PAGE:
Microorganisms in soil interact with themselves and lead to
beneficial and harmful relationships (Flowchart 10.1). Some of the interaction
and interrelationship have been discussed in this connection in Table 10.2.
The beneficial interactions such as symbiosis (mutualism) and commensalism are found to operate among the soil inhabitants.
Mutualism is an example of symbiotic relationship in which each
organisms benefits from the association. One type of mutualistic association is
involving the exchange of nutrients, between two species, a phenomenon called
syntrophism. Many microorganisms synthesise vitamins and amino acids in excess
of their nutritional requirements. Other have a requirement for one or more of
these nutrients. Symbiosis is an obligatory relationship between two
populations that benefit both the population. Both populations live together
for mutual benefit.
The relationship between algae and fungi that result in the
formation of lichen is a classical example of mutualistic intermicrobial
relationship (Figure 10.3).
Lichens are composed of primary producer, the phycosymbiont
(algae) and a consumer the mycosymbiont (fungus)
In a commercial relationship between two microbial population,
one population is benefited and other population remains unaffected.
Commensalism is an unidirectional relationship between two population. The
unaffected population does not benefit by the action of second population. For
the receiving population, the benefit provided may be essential. In
commensalism, the unaffected population modifies the habitat in such a way that
another population is benefited.
For example: A population of facultative anaerobes utilizes
oxygen and creates a habitat suitable for the growth of anaerobes. In soil, vitamin
and growth factor producing organisms benefit vitamin and growth factors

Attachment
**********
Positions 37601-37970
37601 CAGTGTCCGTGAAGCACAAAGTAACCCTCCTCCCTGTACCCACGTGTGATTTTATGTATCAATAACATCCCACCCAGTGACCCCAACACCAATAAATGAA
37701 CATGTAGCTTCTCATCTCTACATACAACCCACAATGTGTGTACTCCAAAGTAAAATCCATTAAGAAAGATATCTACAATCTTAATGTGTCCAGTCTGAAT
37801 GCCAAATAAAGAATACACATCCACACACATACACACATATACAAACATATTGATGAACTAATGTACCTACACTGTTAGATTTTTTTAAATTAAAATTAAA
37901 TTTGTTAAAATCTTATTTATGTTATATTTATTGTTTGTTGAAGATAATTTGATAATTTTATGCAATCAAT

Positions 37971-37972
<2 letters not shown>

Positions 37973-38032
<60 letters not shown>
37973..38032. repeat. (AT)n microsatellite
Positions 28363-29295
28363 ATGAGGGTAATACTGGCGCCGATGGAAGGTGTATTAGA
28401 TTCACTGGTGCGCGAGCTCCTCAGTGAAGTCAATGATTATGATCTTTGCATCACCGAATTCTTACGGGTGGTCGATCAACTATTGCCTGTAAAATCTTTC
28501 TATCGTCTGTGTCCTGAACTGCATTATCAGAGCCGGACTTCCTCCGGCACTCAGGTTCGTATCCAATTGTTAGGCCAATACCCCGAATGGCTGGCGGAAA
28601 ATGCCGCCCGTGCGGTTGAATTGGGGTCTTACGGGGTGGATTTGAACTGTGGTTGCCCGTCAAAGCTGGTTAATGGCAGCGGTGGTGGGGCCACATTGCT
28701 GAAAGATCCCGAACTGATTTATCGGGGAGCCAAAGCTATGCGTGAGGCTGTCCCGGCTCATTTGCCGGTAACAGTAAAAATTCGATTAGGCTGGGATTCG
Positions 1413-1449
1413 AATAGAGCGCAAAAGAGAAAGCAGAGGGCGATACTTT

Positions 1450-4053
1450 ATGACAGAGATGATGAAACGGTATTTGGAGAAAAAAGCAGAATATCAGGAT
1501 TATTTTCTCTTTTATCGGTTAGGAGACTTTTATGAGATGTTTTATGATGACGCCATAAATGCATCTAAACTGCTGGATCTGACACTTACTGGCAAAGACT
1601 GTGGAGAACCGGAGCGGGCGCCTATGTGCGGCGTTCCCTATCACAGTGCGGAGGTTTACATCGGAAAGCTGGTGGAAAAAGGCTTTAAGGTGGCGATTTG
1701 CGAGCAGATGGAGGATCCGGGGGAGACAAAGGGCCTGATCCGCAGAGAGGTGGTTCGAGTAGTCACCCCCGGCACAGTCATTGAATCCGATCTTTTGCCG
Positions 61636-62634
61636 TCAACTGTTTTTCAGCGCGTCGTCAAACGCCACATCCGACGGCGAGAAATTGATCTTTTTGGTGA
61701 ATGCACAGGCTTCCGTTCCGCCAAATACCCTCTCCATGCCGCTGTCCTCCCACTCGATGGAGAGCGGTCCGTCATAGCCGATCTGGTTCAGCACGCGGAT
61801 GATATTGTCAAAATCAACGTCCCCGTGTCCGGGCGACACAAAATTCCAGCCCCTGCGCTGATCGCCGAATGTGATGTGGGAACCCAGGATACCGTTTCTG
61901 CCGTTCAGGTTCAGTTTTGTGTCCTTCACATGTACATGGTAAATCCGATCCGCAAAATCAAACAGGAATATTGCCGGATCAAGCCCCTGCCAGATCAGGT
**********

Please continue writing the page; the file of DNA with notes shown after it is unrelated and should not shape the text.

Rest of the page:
Harmful microbial interaction is otherwise described as negative
interaction or antagonistic interaction. Any inhibitory effect of an organism
created by any means to the other organism is known as harmful interaction or
antagonistic interaction and the phenomenon of this activity is called
Ammensalism is the phenonmenon where one microbial species is affected
by other species, where as other species is unaffected by first one.
Ammensalism is accomplished by secretions of inhibitory substances such as
antibiotics. Certain organisms may be of great practical importance, since they
often produce antibiotics or other inhibitory substances, which affect the
normal growth of other organisms. Antagonistic relationships are quite common
in nature. For example: Pseudomonas
aeruginosa is antagonistic towards
Aspergillus terreus (Figure 10.4).
This is a relationship in which one of the population benefits
from the other and the host is usually harmed. Parasitism is one of the most
complex microbial interactions. The line between parasitism and predation is
difficult to define. The parasites feed on the cells, tissues or fluids of
another organisms the host, which is harmed in this process.
The parasites depends on the host and lives in intimate physical
and metabolic contact with the host. All types of plants and animals are
susceptible to attack by microbial parasites.
The rhizospere region can be divided into two zones.
However the root surface is termed as “rhizoplane”.